- January 27, 2023 3:54 PM
- February 5, 2024 3:10 PM
- November 4, 2019 4:41 AM
Among the recommendations made by the Ministry of Interior to improve road safety, one targets delivery people on motorcycles who handle products purchased online and among whom many drive in a reckless way that presents a danger for others on the road. The ministry is telling traffic police officers to fine them when they commit traffic infractions.
This is true that many of them, obsessed by the obligation to make their deliveries as quickly as possible to satisfy their customers—sellers and buyers—of the websites employing them, really turn insane on their motorcycles.
Granted, they are responsible for their actions and, as such, must legally answer personally for the offenses they commit.
But is it fair as a society to financially penalize today’s slaves of the online trade going at full throttle on their motorcycles, forced to put themselves in danger and to put others in danger to make as many deliveries as possible in order to earn a decent living?
Because it is the whole online economy—product suppliers, platforms—that benefits from the risks taken by these self-employed delivery people whose speed is the first evaluation criteria.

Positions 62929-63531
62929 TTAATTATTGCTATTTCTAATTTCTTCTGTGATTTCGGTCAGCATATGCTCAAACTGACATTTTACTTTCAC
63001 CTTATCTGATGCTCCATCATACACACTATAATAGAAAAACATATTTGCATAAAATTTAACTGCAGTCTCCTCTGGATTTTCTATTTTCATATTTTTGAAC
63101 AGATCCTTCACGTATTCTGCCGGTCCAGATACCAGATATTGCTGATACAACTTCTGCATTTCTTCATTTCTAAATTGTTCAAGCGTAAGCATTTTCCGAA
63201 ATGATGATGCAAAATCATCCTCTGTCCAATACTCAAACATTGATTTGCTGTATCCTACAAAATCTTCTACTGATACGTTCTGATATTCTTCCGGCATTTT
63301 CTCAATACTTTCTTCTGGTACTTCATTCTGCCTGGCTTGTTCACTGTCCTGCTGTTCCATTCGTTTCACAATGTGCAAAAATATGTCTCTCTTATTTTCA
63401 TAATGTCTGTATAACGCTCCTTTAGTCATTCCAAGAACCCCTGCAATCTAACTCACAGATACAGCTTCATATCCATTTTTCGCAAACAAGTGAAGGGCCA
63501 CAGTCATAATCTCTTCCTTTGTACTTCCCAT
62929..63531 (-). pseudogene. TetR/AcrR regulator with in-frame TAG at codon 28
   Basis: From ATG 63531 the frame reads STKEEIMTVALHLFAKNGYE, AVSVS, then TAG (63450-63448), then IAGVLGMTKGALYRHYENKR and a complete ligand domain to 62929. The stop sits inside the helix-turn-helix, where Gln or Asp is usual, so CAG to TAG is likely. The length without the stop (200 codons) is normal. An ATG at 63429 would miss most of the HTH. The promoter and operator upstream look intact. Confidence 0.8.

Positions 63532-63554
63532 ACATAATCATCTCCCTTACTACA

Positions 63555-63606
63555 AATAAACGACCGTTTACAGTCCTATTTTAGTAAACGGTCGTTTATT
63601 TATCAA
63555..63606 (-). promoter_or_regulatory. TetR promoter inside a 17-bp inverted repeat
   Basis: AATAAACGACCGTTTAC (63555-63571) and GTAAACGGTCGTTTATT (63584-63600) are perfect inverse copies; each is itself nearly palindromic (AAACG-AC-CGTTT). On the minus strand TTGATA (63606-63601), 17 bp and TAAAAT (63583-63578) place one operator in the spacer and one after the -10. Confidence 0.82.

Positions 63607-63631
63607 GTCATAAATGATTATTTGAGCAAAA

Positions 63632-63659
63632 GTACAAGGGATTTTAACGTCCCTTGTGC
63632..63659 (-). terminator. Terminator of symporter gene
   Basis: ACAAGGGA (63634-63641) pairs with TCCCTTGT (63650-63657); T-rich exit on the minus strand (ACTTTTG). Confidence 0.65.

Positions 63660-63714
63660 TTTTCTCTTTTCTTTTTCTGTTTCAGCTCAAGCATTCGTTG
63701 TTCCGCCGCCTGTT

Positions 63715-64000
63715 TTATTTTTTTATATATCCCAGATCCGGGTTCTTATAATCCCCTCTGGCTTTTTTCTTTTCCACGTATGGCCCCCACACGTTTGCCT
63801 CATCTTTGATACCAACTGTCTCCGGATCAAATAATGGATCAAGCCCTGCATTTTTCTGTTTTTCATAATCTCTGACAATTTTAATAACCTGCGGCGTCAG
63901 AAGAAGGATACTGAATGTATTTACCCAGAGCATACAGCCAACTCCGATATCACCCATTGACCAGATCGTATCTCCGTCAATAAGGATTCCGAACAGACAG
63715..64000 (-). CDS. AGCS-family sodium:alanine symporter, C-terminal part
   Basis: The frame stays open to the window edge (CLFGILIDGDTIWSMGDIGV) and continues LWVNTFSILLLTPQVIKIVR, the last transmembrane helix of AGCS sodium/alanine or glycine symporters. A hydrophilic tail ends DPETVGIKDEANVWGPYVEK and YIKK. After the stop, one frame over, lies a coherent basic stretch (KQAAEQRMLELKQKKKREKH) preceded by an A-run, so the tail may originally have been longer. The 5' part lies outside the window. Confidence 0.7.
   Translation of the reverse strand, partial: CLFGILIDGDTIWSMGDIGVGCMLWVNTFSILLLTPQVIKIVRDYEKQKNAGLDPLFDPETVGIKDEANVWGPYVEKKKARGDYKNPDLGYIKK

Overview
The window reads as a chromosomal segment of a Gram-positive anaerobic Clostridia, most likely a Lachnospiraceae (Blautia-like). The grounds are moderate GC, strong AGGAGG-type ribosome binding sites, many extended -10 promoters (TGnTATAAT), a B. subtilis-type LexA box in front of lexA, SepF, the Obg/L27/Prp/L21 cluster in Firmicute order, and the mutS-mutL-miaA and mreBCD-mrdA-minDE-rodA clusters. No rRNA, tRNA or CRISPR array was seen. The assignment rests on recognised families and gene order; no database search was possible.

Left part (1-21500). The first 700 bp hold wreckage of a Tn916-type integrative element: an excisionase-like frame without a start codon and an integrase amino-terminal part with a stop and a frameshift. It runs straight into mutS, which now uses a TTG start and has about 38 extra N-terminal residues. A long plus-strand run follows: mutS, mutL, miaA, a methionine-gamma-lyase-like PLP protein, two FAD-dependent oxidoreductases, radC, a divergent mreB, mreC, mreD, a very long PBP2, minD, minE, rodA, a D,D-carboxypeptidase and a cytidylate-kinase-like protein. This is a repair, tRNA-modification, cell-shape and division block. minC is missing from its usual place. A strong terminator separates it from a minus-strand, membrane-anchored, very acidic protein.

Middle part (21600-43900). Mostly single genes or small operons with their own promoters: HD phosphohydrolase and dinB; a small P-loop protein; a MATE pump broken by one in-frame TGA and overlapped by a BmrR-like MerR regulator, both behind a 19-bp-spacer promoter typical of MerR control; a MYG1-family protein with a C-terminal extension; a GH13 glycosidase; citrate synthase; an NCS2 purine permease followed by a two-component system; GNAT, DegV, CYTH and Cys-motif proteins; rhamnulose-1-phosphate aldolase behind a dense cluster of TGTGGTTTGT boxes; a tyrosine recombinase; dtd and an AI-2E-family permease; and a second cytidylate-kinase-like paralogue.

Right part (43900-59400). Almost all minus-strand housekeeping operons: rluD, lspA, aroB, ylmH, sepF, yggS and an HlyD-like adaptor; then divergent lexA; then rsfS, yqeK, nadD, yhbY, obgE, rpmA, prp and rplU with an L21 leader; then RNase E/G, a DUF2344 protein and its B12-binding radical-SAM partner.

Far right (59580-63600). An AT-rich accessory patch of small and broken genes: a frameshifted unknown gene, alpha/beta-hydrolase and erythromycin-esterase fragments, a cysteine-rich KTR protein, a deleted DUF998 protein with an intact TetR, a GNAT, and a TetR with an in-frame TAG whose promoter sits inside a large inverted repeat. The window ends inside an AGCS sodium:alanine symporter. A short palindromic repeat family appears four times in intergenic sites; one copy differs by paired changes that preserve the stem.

Many view these young people as somewhat headstrong and having fun in the traffic while working.
Even if they don’t realize this, those delivery people are key players of an economic sector that shamelessly exploits them.
It is the responsibility of the authorities to not only take measures regarding the consequences of this economic model regarding road safety by using repressive measures.
They should also encourage, not to say compel, these platforms to wage, social and training practices, among other things regarding road traffic regulations, which would make it possible to solve the problems at the source.
As for us, customers of these platforms and online businesses, especially restaurants, please, let’s learn patience and let’s not encourage delivery people to always go faster.